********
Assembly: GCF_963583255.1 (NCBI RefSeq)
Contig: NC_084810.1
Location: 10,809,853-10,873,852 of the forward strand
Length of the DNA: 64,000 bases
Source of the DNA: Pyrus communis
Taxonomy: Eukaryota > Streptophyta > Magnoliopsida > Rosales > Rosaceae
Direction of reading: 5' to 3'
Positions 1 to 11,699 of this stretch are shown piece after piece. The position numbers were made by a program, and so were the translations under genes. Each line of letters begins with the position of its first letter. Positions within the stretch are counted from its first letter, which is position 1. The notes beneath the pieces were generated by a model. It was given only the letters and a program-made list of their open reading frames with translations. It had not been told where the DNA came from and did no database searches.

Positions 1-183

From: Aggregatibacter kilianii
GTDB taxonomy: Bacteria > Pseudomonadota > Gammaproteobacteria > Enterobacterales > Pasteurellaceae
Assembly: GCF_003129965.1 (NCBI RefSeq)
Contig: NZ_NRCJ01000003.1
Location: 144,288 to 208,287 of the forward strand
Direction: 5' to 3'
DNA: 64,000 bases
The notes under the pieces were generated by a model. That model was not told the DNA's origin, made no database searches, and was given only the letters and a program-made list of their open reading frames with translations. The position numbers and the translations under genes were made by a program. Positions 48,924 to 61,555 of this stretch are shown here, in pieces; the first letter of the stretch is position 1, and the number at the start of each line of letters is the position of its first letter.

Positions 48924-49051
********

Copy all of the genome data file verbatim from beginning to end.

Assembly: GCF_963583255.1 (NCBI RefSeq)
Contig: NC_084810.1
Location: 10,809,853-10,873,852 of the forward strand
Length of the DNA: 64,000 bases
Source of the DNA: Pyrus communis
Taxonomy: Eukaryota > Streptophyta > Magnoliopsida > Rosales > Rosaceae
Direction of reading: 5' to 3'
Positions 1 to 11,699 of this stretch are shown piece after piece. The position numbers were made by a program, and so were the translations under genes. Each line of letters begins with the position of its first letter. Positions within the stretch are counted from its first letter, which is position 1. The notes beneath the pieces were generated by a model. It was given only the letters and a program-made list of their open reading frames with translations. It had not been told where the DNA came from and did no database searches.

Positions 1-183

From: Aggregatibacter kilianii
GTDB taxonomy: Bacteria > Pseudomonadota > Gammaproteobacteria > Enterobacterales > Pasteurellaceae
Assembly: GCF_003129965.1 (NCBI RefSeq)
Contig: NZ_NRCJ01000003.1
Location: 144,288 to 208,287 of the forward strand
Direction: 5' to 3'
DNA: 64,000 bases
The notes under the pieces were generated by a model. That model was not told the DNA's origin, made no database searches, and was given only the letters and a program-made list of their open reading frames with translations. The position numbers and the translations under genes were made by a program. Positions 48,924 to 61,555 of this stretch are shown here, in pieces; the first letter of the stretch is position 1, and the number at the start of each line of letters is the position of its first letter.

Positions 48924-49051